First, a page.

Foldables, 5G and Felipe at the Fira - the highs and lows of MWC19
By Nikki Scrivener
I ’ve just returned from my first trip to the annual Mobile World Congress (MWC19). Not for the faint-hearted, the show attracts 107,000 people from across the world – all wanting to meet, greet, sell to and drink cerveza with the who’s who of the mobile tech industry.
The phrase on everyone’s lips this year was 5G (again, apparently) and how it will change the world. From a doctor consulting on a live operation using 5G – remotely from the MWC direct to the hospital, to numerous futuristic cars that manufacturers say will rely on a 5G network to drive the future of autonomous vehicles.
But it looks like large scale adoption is still some way off. Of the hundreds of articles produced by the many, many journalists at the Congress, I read one that hinted 5G was the solution – now it’s time to come up with some challenges that it can solve. There were certainly some Emperor’s New Clothes on display and many people I spoke to said that much of the technology still needed demand, and regulation, to catch up.
Clash of the Titans
Huawei stole the show with the launch of its Mate X foldable device, probably much to the annoyance of Samsung which launched its comparable Galaxy Fold the week before. Both the Mate X and the Galaxy Fold are seen as being the next evolution in handheld design, which many argue hasn’t really moved on quickly enough over the past few years. The devices will combine the functionality of a smartphone and a tablet, working like a standard smartphone when folded but turning into a larger, tablet screen when opened out.
“What will the hinges feel like” was the first question my 12 year old asked when I told him about it. It’s a good question and perhaps one Huawei hasn’t fully nailed down because the prototype was carefully locked away in a glass cabinet like the crown jewels. You could stare at it but you definitely couldn’t touch it. The same applied to the Galaxy Fold. With roughly a £2k price tag it seems they’re not quite ready for us to get our hands on them yet.
A global party
What I absolutely loved was the global feel of the event. Yes, Asian manufacturers were dominant, but I really did feel like I was in the middle of a party that the whole world was invited to. Zones dedicated to Turkey, Israel and North Africa, for example, meant there were opportunities to see applications that might not always get a platform – like mHealth from BIMA. Winner of one of the GLOMO awards, mHealth is providing vital mobile delivered health care to over 2.2 million customers in emerging markets.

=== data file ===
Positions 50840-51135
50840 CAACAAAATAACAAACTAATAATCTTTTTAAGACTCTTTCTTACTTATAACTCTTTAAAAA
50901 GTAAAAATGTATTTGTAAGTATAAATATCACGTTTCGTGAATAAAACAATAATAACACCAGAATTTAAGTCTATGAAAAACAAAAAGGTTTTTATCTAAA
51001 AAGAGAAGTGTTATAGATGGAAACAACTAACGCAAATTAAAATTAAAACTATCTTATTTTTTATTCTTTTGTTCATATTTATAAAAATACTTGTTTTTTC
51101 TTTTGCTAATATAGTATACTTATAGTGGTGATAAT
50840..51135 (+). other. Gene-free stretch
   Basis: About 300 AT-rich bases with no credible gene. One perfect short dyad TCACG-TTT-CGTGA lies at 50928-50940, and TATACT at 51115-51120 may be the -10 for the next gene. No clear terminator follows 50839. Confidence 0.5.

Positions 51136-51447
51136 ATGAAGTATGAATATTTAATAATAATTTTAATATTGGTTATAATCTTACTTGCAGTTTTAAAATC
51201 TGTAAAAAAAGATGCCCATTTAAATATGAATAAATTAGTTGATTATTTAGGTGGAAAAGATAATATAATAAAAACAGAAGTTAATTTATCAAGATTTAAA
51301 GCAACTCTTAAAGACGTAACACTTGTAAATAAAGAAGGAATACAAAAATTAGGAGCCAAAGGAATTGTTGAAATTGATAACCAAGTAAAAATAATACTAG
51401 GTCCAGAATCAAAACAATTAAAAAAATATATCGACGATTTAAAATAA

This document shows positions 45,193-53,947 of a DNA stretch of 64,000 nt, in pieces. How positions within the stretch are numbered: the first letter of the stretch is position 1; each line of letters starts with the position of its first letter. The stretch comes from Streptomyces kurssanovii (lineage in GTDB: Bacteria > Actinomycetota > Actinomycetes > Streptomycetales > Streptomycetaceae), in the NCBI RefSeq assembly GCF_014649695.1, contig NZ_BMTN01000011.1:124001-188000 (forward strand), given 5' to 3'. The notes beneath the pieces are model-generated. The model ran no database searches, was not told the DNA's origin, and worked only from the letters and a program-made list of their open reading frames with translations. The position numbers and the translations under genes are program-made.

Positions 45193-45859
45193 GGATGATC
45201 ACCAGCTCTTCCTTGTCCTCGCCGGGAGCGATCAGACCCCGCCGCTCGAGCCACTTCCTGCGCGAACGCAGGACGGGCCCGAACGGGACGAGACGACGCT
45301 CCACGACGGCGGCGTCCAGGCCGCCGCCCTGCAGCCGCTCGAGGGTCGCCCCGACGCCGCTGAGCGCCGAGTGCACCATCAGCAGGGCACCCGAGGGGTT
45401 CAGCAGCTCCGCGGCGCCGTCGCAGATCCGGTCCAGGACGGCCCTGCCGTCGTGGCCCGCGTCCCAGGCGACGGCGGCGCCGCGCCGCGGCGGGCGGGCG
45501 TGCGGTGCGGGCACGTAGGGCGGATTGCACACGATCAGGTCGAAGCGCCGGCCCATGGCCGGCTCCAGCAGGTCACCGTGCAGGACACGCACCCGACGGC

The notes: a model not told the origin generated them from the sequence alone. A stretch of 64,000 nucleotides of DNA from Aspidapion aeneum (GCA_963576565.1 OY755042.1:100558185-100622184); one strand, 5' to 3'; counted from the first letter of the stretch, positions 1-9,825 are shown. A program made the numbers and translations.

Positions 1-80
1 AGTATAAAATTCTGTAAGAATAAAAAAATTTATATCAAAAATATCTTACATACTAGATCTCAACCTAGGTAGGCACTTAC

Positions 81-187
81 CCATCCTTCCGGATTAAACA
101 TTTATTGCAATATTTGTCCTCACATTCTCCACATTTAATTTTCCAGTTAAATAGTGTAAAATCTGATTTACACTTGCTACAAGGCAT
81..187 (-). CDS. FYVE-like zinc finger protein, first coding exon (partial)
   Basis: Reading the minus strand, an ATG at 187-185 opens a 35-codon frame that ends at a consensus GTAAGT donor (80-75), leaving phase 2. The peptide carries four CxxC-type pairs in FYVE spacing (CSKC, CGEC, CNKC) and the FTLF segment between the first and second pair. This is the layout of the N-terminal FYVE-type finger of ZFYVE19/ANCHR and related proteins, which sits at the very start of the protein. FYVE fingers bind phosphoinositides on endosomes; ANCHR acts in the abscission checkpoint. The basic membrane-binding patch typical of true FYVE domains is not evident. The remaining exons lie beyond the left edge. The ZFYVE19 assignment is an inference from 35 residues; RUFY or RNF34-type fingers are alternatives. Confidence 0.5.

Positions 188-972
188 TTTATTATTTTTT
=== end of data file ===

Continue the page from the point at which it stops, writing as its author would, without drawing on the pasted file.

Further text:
But while so much of the Congress felt open and collaborative, the under lock and key approach from some of the vendors felt like a PR stunt and jarred a bit. BMW had some fabulously sci-fi looking cars on its stand that people were free to happily fawn over. But, in contrast, Google opted for an entirely enclosed stand with security guards on hand to preside over who was allowed in.
The weird, the wonderful and the women
From devices that will hit the market this year to things we may never see in full scale production, there was all kinds of crazy on display. My favourites were the Air Taxi Passenger Drone (pictured) – although the God bless you emblazoned on the side didn’t fill me with confidence with regards to its safety. And I got to see Sophia, the humanoid robot. She’s been live for a couple of years, but this was the first time I’d seen first hand how sophisticated she is. Cool, collected and measured in her responses, she didn’t even get flustered when King Felipe VI of Spain turned up to introduce himself. Some of the speakers at the show could learn a lot from her.
Talking of cool, calm and collected women – there weren’t enough of them there. The BBC’s Zoe Kleinman highlighted this in one of her pieces from the show. The Congress was massively male dominated. It really hit home for me when I was at a meeting with a client and an analyst in one of the VIP area meeting rooms. All the meeting rooms were taken up by men, while the people showing us to the rooms and providing refreshments were female. We all know it’s an ongoing problem and that steps are being taken to redress the balance. But the fact that this was a world stage only highlighted that there’s still a very long way to go.
For anyone who hasn’t been to MWC before, it’s an eye opener. But if you can prepare in advance and know who and what you want to see then I can’t imagine there’s anywhere better in the world to immerse yourself in what’s possible. Just wear comfortable shoes.
Nikki is a director and co-founder of Fourth Day